A new dimension to perception of high jewellery, making it less pompous but not less important: the personal view of Giampiero Bodino. Interview by Katerina Perez.
Interview by Katerina Perez
Giampiero Bodino, the doyen of haute joaillerie based in Milan is remarkable for his unorthodox approach to high jewellery design, which he has been nurturing while working as Art Director of the Richemont Group. From his Villa Mozart headquarters, Giampiero Bodino translates the visual aesthetics of the past into rather contemporary pieces by merging classic elements of design with modern styling.
It was not myself but Richemont’s Chairman, who announced the creation of a new High Jewellery division within the Group that would bear my name. It was a blessing to have this opportunity as it allows me to fully express my creativity in its various forms.
What attracts you to creating something unique?
I believe in the uniqueness of my creations as much as the uniqueness of the woman who wears them. In my mind jewellery, especially high jewellery, must speak to one’s soul and to achieve that it should be very personal. In your latest collection there are many transformable pieces.
Why so much attention on wearing jewellery in various ways?
I always try to experiment with design and believe that high jewellery should also be conceived in modern ways. One of these is transformability. As you mentioned, a number of necklaces could be transformed into brooches or earrings, or parts of necklaces could be taken off and worn as pendants. Making jewellery versatile creates the opportunity to wear it in so many different ways.
Where does your love for colours come from?
It is certainly rooted in my Italian origins. Shades of green, blue, and so on are all part of our Italian peninsula. I am also very much attracted by the particular tones of less common stones – such as the intense red of spinels or the light blue of tourmalines. I am particularly fond of the so-called happy colours and I like to explore unusual combinations of contrasting hues.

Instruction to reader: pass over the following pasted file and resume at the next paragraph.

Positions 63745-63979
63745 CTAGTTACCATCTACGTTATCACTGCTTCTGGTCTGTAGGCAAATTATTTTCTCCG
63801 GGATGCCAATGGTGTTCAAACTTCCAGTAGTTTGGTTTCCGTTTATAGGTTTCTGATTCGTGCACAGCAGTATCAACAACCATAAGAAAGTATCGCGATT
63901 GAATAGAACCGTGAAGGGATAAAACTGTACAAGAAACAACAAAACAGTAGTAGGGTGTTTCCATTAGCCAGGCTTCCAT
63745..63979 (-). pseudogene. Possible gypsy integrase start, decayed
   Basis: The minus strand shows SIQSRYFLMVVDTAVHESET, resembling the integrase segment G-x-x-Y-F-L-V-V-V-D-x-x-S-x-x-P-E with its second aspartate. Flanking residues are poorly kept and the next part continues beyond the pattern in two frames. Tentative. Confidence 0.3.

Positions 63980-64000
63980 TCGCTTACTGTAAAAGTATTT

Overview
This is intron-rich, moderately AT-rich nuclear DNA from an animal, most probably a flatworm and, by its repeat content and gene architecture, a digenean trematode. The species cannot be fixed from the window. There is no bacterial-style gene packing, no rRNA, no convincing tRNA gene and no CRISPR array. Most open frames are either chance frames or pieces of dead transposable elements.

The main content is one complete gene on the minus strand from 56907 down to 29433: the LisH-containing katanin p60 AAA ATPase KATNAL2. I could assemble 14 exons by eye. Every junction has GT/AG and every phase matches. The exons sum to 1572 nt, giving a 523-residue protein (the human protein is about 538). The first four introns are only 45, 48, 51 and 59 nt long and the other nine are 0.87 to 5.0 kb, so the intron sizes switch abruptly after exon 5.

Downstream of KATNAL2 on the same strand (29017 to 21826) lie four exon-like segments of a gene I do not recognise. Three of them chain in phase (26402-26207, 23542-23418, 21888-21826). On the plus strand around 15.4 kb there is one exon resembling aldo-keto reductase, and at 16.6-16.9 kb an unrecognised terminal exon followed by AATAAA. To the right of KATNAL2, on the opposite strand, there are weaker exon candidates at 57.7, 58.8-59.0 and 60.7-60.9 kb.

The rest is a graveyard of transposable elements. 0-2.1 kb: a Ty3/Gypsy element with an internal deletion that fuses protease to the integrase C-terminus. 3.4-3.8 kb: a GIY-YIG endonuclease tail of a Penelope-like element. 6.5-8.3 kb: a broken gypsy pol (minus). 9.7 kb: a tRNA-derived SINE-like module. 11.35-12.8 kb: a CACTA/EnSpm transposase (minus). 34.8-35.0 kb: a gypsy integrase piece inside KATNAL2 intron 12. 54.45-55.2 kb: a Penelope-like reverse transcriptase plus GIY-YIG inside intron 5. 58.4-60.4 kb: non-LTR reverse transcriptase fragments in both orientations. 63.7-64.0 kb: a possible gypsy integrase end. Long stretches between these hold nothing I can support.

Does your passion for volumes have something to do with the automobile design you specialised in in the past?
For sure, my studies in architecture and my first working experience with Giugiaro in designing cars certainly are key to the creation of my jewels. Just as with colours, I pay a lot of attention to volumes and to the play of light that can originate from them. Three-dimensional space is essential to giving life to a jewel.
Tell us about the jewel you wear yourself – the Dragon statement ring?
This double-headed dragon – a fantasy creature designed by me in yellow gold with two diamonds – rotates. Two short phrases are engraved in Italian on the two sides – one says “I will never be anyone” and the other – “Nobody will ever be like me”.
How do you find balance between intricate jewels and jewels overloaded with details?
Each of my creations is based on a combination of three key elements: shapes, volumes and colours. The perception of a fulfilled balance indicates the right moment for me to stop.
Bespoke jewels. How do you translate a client’s idea into a piece of jewellery?
Jewellery must speak to one’s soul. I am a person who likes to listen, observe and imagine so while doing that with a client I sketch the future jewel. It’s all about interpreting a woman’s desires and making her dream – jewellery wise – materialise.
Which was the most emotional jewel you have ever created?
The African Paraiba tourmaline Barocco chocker necklace showcased at the 2014 Biennale des Antiquaires. This piece came to my mind after I was shown a lot of the stones together. I immediately visualized the creation, with its different shades of blue reminding me of the Mediterranean Sea which I am very fond of.
Italy and architecture are your main source of inspiration. Do you feed your creativity in any other way?
Italy is part of myself. Not only because I was born in Turin, but also because I am deeply in love with the Italian culture and the sea. All of these elements will for sure continue to be the main inspirations for me to create. They will evolve just as I do but my style will remain contemporary and Italian.